I think that more important than how 'realistic' something is how well it works as a game. Hex-based systems can work well, and square based systems can work well, depending on all the rules you use.

The reason I tend to prefer hex-based systems is that I think it strikes a good balance between letting units move too freely, and restricting them too much. Square-based systems where units can move along diagonals allow too much, and disallowing diagonals allows too little. Hexes strikes a balance between them.

The movement system you use also makes Zones of Control of varying importance. With a diagonal-move system, ZoCs are almost mandatory because otherwise units can move far too freely. With no diagonal moves in a square-tile world, you don't need ZoCs nearly as much because you can easily enough just block enemy units off.

I have seen a game where attacks can generally only be done in four directions, but units with 'long' melee weapons such as spears or pikes can attack diagonally. I thought that was an interesting use of square tiles.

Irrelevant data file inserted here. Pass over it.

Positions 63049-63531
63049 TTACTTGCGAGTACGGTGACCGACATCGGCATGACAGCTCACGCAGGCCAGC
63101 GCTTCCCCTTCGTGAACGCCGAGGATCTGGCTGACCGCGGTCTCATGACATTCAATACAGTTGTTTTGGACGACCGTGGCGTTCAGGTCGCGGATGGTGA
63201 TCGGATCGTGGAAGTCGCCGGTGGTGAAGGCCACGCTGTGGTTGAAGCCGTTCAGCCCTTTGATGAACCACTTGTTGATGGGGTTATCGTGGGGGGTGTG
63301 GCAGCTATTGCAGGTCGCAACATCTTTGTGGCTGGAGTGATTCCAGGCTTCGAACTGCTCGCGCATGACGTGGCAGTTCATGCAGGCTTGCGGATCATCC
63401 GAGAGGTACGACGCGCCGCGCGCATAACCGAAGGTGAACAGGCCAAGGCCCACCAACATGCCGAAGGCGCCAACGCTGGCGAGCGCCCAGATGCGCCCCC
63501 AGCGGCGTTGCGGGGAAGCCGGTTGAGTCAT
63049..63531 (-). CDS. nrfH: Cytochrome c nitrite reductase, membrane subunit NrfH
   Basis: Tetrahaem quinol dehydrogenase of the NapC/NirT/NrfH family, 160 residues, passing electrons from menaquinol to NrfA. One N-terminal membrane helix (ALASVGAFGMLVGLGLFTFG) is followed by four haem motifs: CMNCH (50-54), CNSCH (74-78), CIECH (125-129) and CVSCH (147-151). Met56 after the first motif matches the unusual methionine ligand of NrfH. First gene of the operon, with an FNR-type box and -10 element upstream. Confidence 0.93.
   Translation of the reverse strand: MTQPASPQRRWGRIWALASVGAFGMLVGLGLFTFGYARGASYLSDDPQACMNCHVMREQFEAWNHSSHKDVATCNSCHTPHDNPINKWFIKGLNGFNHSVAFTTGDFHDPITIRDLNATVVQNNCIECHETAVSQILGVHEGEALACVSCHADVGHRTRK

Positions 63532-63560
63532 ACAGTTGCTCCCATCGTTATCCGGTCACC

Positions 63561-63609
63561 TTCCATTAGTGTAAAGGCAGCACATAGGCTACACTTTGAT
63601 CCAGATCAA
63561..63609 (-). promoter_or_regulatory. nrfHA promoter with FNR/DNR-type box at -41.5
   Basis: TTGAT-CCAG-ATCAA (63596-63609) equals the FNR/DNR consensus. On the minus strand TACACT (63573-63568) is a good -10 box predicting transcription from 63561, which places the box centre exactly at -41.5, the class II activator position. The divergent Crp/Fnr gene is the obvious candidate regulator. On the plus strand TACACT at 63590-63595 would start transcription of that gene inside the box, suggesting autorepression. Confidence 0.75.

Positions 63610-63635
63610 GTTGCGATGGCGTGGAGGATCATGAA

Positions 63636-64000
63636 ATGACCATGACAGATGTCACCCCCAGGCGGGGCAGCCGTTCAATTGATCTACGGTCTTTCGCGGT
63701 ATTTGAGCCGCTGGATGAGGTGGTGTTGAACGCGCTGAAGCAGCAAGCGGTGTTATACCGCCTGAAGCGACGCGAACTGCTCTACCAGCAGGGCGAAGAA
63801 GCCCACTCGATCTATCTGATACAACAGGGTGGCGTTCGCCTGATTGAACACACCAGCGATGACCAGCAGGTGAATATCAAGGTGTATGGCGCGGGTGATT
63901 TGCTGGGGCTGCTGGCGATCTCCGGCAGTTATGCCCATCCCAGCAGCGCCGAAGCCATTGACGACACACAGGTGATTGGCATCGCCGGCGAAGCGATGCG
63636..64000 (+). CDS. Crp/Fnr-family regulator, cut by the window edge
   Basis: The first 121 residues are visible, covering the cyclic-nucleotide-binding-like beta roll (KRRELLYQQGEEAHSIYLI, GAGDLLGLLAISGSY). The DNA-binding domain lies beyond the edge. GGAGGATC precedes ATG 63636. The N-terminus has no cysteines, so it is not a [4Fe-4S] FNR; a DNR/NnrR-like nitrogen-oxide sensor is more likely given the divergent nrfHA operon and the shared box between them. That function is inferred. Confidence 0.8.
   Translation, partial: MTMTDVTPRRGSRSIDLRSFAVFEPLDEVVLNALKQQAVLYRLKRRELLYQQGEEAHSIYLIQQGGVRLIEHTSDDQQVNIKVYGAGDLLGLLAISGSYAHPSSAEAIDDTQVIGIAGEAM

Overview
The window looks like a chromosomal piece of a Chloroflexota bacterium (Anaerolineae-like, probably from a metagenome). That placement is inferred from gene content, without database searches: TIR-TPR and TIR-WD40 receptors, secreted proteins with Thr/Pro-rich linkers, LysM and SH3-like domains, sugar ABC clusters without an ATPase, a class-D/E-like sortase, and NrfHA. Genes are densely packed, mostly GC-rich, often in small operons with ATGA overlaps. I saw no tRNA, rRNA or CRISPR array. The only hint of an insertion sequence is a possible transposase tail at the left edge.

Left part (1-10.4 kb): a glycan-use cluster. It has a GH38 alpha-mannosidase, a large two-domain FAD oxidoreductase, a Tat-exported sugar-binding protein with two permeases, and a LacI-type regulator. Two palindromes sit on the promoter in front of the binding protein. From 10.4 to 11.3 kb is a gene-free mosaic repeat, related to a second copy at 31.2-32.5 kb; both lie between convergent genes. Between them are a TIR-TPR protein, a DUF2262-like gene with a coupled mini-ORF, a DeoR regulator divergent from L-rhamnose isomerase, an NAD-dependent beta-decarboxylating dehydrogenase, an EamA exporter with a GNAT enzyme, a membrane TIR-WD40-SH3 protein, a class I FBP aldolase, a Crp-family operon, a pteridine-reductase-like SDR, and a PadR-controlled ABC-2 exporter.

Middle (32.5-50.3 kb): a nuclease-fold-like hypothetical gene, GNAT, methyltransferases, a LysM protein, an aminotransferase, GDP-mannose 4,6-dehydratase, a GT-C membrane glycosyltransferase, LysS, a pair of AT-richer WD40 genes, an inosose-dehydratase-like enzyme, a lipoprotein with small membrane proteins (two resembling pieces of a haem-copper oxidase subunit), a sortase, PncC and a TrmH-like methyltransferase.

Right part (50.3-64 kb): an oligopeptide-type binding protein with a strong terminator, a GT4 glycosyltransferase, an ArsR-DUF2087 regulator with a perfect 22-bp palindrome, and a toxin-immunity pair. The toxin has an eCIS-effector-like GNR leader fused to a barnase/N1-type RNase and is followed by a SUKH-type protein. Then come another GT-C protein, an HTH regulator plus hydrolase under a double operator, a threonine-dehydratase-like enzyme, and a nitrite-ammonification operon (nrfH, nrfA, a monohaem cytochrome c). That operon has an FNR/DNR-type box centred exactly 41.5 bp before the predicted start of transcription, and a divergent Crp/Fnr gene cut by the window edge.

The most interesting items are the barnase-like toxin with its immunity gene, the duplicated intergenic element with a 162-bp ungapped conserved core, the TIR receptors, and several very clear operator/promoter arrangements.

David
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Post by allefant » June 11th, 2005, 1:12 pm

Or do it like most RTS games, simply have floating point positions, and allow 360 degree movement. Right now I remember only one TBS game which had this.. but they did it bad, it got quite chaotic, and you kept to pixel-move your units to stay outside the enemy radius :P But if done well, I think it can work..

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Post by Dacyn » June 11th, 2005, 1:27 pm

Dave wrote:It also pretty much forces you to have decimal movement points, rather than nice integers.
No, you just use 2 and 3. 3 = 1.5 * 2...
For more difficult terrains, you could make it more accurate... 3-space terrains have 4-cost diagonal movement, 5-space 7, ... In some cases this would make it worthwhile to take the orthogonal path instead.
I think this would be interesting, although the idea of diagonal moves is odd. It is a bit like being able to move 2 spaces east at a time in Wesnoth...